I find this deeply challenging. I don’t know about you, but superficial lip service comes a whole lot more easily to me than deep down obedience. And when as Christians we’re like the second son — saying one thing but doing another, and acting out of our own interests — we give the church a bad name.

It makes me realize that some of the most Christlike people I’ve ever known are agnostics or atheists. They’ve said “No” to God and to the church, and yet I see them caring for the poor, listening deeply to others, welcoming the stranger, and genuinely loving their neighbours. Meanwhile, in the church among those who profess Jesus as Lord and claim to know the grace of God in their lives, we may find behaviors that are anything but Christlike.

Here’s the thing about these two sons. They were both wrong. But what separates them is that the first one was willing to admit it and do something about it. He says those three most difficult of words, “I was wrong.”

And so Jesus challenges assumptions about authority with an example of humility. Authority comes from humility, from submission to the will of the one we serve.

Which is where Philippians 2 comes in, where Paul urges that our attitude is like that of Jesus … “who being in very nature God, did not consider equality with God as something to be grasped. But emptied himself, taking on the very nature of a servant, being born in human likeness. And being found in human form, he humbled himself and became obedient to the point of death — even death on a cross.”

Even though Jesus had all the authority of God, he did not exploit it, he didn’t maximize its uses for pointless gains. Instead he emptied himself of divinity and took on our humanity. Not out of convenience but out of obedience.

And then comes the turning point: after the emptying comes the filling, after submitting to authority comes the bearing of authority, ultimate authority, after going down so there follows a rising up. “Therefore God has highly exalted him … and gave him the name that is above every name, so that at the name of Jesus every knee should bow and every tongue confess that Jesus Christ is Lord, to the glory of God the Father.”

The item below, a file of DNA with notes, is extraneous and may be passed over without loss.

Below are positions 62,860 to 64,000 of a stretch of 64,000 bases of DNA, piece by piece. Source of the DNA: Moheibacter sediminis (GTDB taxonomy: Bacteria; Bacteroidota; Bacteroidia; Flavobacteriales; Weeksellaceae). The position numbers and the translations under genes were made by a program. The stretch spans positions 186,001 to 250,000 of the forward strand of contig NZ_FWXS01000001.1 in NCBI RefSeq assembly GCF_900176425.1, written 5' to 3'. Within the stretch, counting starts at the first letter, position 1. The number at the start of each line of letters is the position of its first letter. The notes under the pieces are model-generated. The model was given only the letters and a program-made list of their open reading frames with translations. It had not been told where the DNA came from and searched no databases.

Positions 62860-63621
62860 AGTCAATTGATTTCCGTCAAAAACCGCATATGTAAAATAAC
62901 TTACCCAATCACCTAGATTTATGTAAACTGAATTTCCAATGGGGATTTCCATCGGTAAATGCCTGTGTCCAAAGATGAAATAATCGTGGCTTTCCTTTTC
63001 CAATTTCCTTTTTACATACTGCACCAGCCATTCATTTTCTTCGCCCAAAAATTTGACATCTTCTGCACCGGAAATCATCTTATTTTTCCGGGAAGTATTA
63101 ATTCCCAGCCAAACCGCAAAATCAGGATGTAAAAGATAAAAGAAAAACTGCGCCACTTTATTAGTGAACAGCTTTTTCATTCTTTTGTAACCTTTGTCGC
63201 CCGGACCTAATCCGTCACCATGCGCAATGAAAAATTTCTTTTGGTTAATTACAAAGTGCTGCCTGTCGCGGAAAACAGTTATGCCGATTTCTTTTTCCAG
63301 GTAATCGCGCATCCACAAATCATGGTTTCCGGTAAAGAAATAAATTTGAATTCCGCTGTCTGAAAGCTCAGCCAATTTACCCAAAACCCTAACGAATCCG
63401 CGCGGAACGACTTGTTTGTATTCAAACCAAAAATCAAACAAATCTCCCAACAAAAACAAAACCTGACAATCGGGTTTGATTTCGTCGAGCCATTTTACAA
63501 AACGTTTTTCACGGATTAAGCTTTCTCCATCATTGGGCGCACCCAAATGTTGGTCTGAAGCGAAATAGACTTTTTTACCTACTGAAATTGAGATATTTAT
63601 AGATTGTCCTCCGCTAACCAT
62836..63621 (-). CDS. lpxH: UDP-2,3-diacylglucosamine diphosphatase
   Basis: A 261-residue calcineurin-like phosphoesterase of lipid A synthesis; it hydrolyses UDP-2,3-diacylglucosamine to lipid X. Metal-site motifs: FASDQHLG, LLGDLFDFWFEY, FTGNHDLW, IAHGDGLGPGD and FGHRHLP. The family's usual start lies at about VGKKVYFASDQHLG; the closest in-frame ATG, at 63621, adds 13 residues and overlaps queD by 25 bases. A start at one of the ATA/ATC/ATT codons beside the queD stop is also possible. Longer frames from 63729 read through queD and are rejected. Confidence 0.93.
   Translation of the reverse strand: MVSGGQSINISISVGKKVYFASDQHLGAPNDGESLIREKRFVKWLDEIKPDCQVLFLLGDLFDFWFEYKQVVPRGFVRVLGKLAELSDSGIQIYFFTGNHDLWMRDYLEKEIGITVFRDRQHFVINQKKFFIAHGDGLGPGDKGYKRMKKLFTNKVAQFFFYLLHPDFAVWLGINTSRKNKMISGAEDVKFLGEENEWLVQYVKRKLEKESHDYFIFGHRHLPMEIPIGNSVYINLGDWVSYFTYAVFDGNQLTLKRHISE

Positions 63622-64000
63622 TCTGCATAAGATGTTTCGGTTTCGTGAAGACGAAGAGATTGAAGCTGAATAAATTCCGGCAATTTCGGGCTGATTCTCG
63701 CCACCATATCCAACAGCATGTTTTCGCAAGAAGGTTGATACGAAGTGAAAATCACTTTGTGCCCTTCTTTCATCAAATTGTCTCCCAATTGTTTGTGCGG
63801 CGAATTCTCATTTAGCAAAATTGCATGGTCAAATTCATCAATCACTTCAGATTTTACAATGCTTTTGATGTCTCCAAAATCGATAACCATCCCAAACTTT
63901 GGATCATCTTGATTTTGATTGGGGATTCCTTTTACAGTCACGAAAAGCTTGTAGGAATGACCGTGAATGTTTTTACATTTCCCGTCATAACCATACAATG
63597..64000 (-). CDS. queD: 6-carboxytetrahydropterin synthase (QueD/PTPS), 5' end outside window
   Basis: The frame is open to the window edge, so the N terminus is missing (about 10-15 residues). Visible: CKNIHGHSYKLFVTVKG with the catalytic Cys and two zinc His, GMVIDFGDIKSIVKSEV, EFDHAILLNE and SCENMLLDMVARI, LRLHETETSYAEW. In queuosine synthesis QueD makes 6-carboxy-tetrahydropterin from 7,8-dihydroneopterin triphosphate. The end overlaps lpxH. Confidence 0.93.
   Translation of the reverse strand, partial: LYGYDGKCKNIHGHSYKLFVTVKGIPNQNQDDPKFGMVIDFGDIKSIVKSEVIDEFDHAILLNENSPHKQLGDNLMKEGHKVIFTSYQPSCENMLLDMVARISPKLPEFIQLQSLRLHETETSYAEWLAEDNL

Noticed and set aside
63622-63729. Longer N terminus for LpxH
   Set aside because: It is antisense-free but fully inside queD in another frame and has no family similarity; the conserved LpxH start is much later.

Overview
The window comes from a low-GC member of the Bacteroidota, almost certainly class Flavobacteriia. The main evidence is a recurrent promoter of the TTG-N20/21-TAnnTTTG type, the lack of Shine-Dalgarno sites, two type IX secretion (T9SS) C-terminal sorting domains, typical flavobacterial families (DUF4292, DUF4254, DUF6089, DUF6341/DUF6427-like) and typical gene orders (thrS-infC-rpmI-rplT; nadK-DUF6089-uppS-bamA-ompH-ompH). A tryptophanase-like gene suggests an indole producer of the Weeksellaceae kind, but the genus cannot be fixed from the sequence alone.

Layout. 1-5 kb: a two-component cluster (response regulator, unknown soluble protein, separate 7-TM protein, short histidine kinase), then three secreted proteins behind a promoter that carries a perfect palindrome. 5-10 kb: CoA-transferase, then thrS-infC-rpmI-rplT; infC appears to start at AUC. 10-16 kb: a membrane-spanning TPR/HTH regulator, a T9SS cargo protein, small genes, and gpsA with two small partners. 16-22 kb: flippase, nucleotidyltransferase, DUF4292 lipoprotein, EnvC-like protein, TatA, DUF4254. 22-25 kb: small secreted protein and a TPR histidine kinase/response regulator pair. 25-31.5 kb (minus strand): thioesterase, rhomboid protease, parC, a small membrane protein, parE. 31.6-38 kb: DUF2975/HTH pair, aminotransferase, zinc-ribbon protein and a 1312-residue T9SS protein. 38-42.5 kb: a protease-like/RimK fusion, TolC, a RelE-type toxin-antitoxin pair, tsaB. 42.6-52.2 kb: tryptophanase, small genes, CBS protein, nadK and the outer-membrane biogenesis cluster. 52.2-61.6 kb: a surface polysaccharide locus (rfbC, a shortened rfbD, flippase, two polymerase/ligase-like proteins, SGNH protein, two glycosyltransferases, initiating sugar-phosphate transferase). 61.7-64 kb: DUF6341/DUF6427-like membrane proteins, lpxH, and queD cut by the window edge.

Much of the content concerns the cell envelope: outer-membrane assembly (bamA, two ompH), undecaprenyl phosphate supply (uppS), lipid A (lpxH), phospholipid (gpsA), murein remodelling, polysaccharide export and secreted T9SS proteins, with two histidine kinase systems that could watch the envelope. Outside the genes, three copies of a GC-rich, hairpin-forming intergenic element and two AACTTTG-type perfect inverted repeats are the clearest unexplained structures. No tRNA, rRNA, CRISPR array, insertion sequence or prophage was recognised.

If we are going to live together as the community of God, if we are going to bear the character of Christ, we need to not just pay lip service to God, go through the churchy motions, and then go on with our self-centered lives.

We need to be willing to roll up our sleeves and get over ourselves. We need to get out into the fields where God is already at work. We need to stop grasping for authority and instead practice submission. We need to empty ourselves of our own “stuff” and pour ourselves out for others.

I wonder if you caught the BBC news report of a Spanish triathlete who was approaching the final line in silver medal position when the British runner leading the way in front of him misread a sign at the bend and went the wrong way. In a split second, instead of lunging for the finish in a last-moment surprise win, the Spanish guy slowed down, waited for the Brit to catch up and let him overtake — emptying himself in the conviction that the other deserved to win. He said it came automatically to do that, like he’d been taught from childhood.

Or another report — in The Guardian and The Sunday Times — of a multi-billionaire, Chuck Feeney — who instead of owning property and cars and living like he deserved the wealth he’d earned, has given it all away, all $8 million of it, as secretly and anonymously as possible. Again, consciously emptying himself for the sake of others — clear that others needed and deserved it much more than he did.

Both responses speak of the attitude of Jesus that we’re urged to imitate: setting aside authority, letting go of opportunity, resisting entitlement, giving away wealth for the sake of others. Admitting if we’ve got it wrong and generally getting ourselves out of the way — the self-emptying — in order to maximize the space and scope for God’s work in us and through us. The full-filling.

I don’t know about you, but I long for a humbler church. How might that look? It will be reflected in our bias to the poor, in an honesty over our mistakes, in a generosity with our resources, in a letting go of entitlement.

And then we shall have an authority that needs no protecting or defending. “By whose authority do you do these things?” others may ask. And we will answer, simply and boldly, “In the name of Jesus, before whom every knee will bow and every tongue confess, to the glory of God the Father.”

The Rt. Rev. Dr. Jo Bailey Wells is the Anglican Communion’s Bishop for Episcopal Ministry.